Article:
Congolese community in Rome assures Pope Francis of Africa’s love for him

Congolese community tells Pope Francis, “On behalf of all of us here and all Congolese who are united through prayer with us around the world, suffice it for me to thank you in our four main Congolese national languages.”

Jul 04, 2022

Sr Rita Mboshu Kongo at the Congolese Mass. (Vatican Media)


By Paul Samasumo
According to an official count, the Sunday morning Holy Mass that Pope Francis celebrated for the Congolese community in Rome was 2 000. Notwithstanding the understandable disappointment arising from the postponed Apostolic Voyage, the Congolese community in Saint Peter’s Basilica demonstrated their gratitude to Pope Francis.

Bringing Kinshasa to the Vatican
“We will never be able to thank you enough for your concern about Africa, our beloved continent. You have shown your fatherly concern for us on numerous occasions, especially during the misfortune befalling our country, the Democratic Republic of Congo. Almost two and a half years have passed since you presided, on 1 December 2019, a Mass in the Zairean Rite for our Congolese community in Rome and friends of the Democratic Republic of Congo. Yet still today, you have, in a sense, transferred Kinshasa to St. Peter’s Basilica. The Mass that should have been celebrated in the capital of our country on 3 July 2022 is here today because of your kindness. It has been celebrated here in the Basilica of St. Peter. We still hope that time will come for you to celebrate the Mass in Kinshasa, where the Congolese people continue to wait for you with open arms. We are praying for you, for your health, that your visit to our country will take place,” Sister Rita Mboshu Kongo, a Pontifical University of Urbaniana Professor, told Pope Francis. She was speaking on behalf of the Congolese community at the end of the Mass.

For his part, Pope Francis and Vatican officials have assured that the Apostolic Voyage to the Democratic Republic of Congo and South Sudan have been postponed and not cancelled.

“We will bring Kinshasa to St. Peter’s, and we will celebrate with all the Congolese in Rome, of which there are many,” Pope Francis had earlier told some Missionaries of Africa priests who visited him in the Vatican on 13 June.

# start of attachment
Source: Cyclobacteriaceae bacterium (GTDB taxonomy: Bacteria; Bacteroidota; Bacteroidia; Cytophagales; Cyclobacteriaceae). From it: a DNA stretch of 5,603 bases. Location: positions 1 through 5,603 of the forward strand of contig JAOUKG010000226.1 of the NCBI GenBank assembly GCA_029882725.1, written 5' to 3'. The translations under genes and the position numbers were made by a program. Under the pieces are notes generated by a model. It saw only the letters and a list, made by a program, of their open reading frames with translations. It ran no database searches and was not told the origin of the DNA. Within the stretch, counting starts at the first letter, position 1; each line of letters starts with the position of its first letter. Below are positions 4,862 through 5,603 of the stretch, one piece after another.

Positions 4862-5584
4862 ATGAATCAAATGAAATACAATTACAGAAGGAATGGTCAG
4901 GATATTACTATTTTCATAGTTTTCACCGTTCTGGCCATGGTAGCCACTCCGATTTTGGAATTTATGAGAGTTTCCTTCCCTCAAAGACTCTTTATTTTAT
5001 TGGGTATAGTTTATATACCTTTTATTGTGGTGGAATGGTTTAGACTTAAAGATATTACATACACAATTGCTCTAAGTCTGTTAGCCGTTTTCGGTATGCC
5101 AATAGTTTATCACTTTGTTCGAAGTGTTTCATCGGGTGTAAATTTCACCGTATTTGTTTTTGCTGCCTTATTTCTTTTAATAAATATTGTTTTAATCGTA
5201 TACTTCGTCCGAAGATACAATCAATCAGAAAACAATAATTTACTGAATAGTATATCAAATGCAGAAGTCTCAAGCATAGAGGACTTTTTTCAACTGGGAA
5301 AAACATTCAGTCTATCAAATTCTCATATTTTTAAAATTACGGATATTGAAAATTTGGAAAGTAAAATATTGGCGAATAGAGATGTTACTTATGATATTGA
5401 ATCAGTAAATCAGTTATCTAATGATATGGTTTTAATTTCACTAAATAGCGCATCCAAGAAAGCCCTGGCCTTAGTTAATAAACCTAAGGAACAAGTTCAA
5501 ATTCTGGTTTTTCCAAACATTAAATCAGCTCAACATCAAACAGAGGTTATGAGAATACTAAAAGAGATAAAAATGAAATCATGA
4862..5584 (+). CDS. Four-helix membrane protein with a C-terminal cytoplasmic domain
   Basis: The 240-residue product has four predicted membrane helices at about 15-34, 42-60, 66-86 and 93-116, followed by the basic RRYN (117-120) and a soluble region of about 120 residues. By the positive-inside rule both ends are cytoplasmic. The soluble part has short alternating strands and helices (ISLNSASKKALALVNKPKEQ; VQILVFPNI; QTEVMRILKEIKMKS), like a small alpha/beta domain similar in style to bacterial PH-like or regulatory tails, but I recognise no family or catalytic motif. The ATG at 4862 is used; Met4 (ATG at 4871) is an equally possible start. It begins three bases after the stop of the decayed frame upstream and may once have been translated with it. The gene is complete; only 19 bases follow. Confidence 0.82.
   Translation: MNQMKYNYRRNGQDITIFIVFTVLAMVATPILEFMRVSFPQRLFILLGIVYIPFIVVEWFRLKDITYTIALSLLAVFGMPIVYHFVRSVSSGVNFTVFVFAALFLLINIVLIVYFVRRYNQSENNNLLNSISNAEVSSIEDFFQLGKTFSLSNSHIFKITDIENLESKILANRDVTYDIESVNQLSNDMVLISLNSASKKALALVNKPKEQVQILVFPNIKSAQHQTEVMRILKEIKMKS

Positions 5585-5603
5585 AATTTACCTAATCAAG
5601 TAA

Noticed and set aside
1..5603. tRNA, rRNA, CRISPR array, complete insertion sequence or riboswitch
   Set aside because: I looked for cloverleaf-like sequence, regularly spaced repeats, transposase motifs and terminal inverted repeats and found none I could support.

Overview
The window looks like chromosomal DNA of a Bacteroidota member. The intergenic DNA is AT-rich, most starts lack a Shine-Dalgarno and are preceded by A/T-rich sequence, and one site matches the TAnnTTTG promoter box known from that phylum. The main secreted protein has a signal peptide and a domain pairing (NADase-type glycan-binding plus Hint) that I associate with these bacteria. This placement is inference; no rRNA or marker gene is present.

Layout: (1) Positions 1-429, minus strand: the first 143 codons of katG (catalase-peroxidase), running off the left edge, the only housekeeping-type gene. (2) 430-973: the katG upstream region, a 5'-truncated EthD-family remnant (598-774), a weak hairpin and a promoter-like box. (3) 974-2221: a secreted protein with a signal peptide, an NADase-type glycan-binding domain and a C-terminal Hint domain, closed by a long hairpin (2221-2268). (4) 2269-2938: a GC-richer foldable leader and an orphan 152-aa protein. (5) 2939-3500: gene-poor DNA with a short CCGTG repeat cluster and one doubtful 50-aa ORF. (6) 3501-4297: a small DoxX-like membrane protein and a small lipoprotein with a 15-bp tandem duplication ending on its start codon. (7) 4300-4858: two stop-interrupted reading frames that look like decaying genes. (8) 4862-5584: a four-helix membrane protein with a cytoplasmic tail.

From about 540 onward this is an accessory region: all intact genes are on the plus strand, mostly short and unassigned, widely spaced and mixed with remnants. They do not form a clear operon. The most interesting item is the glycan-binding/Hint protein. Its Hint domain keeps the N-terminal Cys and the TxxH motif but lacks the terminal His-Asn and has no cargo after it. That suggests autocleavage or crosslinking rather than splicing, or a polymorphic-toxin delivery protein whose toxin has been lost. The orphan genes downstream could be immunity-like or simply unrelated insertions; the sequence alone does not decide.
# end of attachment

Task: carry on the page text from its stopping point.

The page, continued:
The Zairean rite and liturgical dance
The Democratic Republic of the Congo has the largest Catholic population in Africa. According to some statistics, almost half of the country’s population profess themselves as practising Catholics.

The Sunday Mass celebrated in St Peter’s was according to the Congolese Rite or, better still, the Zairean Rite.

The Zairean Rite is a variation of the Roman Rite. The liturgy fits into Congolese culture and encourages the congregation’s active participation. Some of that participation finds expression in liturgical dance.

A Congolese priest based in Rome, who declined to be named because he is not authorised to speak to the media by his superiors, explained to Vatican News that liturgical dance in the context of the Zairean Rite has less to do with entertainment but is an outward expression of a deeply felt spiritual sentiment.

“As the body moves during worship, the heart and spirit also follow. It is the African way. We dance at feasts and even at funerals. In fact, this is not even exclusive to the African person. Indeed Psalm 149:3 tells us, ‘Let them praise his name in dance, make music with tambourine and lyre.’ We also remember that in Scripture, King David danced during the liturgy when the Ark was returning to Jerusalem,” said the Congolese priest.

Africa’s immense love for Pope Francis
Sr Rita Mboshu Kongo assured Pope Francis of the African continent’s love for him.

“Holy Father, we know that you love the people of Africa. Be also assured of our immense love for you. On behalf of all of us here and all Congolese who are united through prayer with us around the world, suffice it for me to thank you in our four main Congolese national languages:

Totondi yo botondi, Papa François!

Aksanti sana, Papa Francisco!

Twasakidila, Papa François!

Matondo mingi, Papa François!”--Vatican News

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